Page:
The next day we woke up early in the morning to be ready to see the sun rise. Perhaps even whales would come forth? The mighty mountains that surrounded us on our way north in the fjord Kvaenangen were coloured pink, blue and purple. Suddenly there was a group of humpback whales and orcas in front of us. We followed them carefully with the ship but soon realised that in the calm water and the beautiful light it would be perfect to launch the Zodiacs and try to get even closer. It was an unforgettable and very powerful moment. Eventually we had to get back on board, let the whales carry on with their business, and begin our journey towards Alta and Kautokeino to explore the inland and learn more about the Sami culture.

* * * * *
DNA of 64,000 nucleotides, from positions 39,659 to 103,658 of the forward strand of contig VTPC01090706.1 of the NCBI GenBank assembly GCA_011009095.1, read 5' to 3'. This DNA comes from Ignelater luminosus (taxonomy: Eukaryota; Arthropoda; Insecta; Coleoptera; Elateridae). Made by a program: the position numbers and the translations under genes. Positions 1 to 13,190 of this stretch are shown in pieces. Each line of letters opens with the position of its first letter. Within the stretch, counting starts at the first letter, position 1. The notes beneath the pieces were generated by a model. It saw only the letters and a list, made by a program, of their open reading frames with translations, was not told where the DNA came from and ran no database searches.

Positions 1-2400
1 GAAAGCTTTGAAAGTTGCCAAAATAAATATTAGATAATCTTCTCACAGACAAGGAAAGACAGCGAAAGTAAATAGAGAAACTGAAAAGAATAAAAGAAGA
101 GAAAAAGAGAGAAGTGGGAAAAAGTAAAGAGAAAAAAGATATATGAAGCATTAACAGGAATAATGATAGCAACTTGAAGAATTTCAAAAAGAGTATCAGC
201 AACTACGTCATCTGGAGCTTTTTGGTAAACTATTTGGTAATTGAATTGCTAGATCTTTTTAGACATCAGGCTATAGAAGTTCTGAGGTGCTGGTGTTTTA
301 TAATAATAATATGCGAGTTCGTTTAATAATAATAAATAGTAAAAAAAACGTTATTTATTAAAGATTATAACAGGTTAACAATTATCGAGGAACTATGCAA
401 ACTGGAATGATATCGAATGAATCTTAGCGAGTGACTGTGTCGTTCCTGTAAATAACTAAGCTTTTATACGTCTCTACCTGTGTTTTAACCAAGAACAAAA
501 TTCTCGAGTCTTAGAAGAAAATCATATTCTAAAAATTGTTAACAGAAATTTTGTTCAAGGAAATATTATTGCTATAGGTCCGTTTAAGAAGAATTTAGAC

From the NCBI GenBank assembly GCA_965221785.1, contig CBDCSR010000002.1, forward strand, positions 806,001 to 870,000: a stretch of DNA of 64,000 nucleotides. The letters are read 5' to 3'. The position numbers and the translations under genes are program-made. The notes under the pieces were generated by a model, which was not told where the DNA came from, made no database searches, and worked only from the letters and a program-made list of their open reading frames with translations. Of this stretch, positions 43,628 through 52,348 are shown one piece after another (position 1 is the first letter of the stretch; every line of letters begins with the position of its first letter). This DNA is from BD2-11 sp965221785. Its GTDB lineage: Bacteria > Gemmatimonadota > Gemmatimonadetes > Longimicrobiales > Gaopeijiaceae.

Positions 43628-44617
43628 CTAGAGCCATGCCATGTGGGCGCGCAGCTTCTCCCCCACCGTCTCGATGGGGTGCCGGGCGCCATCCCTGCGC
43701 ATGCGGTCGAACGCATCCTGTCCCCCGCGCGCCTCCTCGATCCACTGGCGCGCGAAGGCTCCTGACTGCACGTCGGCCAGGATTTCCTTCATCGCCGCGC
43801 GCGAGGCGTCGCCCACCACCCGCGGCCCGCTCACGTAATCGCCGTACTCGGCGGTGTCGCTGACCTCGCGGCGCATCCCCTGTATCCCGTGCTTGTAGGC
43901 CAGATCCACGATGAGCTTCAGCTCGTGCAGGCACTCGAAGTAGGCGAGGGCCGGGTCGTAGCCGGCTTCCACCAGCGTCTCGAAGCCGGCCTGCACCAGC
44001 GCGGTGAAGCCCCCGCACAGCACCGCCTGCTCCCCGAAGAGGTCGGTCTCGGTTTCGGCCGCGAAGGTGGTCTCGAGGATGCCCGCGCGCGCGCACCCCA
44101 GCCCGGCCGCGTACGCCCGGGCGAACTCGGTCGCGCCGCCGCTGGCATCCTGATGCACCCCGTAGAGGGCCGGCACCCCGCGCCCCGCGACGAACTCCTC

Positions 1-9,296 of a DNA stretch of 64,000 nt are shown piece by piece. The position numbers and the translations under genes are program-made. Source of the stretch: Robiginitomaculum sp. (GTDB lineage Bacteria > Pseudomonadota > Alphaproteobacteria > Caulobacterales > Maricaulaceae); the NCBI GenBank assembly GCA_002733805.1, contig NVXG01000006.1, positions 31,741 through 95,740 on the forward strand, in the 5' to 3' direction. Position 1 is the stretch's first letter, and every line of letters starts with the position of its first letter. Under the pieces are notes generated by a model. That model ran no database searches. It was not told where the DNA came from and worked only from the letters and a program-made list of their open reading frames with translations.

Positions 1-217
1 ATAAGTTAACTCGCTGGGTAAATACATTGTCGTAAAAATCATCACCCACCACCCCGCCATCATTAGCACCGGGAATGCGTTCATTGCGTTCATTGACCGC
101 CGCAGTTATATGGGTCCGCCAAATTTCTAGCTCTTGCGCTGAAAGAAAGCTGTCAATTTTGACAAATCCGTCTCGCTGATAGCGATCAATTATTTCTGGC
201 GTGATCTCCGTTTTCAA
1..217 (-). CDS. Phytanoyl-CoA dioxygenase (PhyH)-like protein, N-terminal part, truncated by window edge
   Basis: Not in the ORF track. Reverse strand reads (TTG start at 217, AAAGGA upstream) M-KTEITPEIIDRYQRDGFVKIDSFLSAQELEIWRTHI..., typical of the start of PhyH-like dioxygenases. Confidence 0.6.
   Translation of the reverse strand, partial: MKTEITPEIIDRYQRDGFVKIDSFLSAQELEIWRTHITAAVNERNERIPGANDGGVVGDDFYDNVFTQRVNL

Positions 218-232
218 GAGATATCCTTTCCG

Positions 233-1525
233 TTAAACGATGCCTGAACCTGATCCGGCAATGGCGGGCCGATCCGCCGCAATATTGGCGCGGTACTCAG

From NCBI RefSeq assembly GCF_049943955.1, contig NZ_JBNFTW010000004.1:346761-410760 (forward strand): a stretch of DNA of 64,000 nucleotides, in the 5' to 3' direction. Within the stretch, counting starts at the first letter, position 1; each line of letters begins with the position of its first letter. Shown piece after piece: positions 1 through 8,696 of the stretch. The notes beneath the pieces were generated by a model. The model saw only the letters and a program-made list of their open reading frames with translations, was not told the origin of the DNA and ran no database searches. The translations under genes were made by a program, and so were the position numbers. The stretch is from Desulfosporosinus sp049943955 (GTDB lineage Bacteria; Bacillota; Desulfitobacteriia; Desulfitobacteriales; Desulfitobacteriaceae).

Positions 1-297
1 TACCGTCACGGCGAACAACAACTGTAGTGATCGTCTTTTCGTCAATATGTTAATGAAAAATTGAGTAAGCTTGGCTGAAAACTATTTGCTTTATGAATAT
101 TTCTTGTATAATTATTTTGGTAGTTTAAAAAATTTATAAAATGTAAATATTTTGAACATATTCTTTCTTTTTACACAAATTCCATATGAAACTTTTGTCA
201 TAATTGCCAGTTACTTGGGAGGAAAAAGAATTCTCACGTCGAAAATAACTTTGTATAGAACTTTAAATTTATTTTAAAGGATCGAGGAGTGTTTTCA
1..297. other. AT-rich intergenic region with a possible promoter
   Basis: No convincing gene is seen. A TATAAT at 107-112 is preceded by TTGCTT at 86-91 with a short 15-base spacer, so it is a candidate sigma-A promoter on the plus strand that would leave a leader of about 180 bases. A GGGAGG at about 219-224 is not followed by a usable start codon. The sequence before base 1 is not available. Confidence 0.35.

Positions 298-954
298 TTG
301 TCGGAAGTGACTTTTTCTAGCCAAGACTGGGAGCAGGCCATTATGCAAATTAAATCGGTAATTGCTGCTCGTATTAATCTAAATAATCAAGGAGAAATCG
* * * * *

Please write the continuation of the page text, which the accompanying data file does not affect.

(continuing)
The atmosphere on the foredeck is silently focused. Not far from the ship, just above the surface of the water, a small cloud of condensation is spotted, followed by a snorting noise. There, straight ahead, a beautiful tail fin disappears into the deep. Humpback whales!
Mid-January this far north of the Arctic Circle is a very special time of the year. The sun hardly appears above the horizon, but that doesn’t mean there is no daylight. Instead, the sky and the landscape glow in ever changing shades of blue. Steep mountains in white, gray, blue and black rise from the sea. It’s as if our journey takes place in a painting come alive.
The humpback whales stay close to the ship. Expedition leader Christian, who speaks five languages fluently and works full-time as a guide in the Arctic and Antarctica, decides we should take a closer look. After a cup of hot chocolate it’s time to get ready for a zodiac cruise. Outside temperatures are not impressively low but the humid air adds to the cold. We all dress in layers and laugh at everybody’s wobbly, penguin-like walk.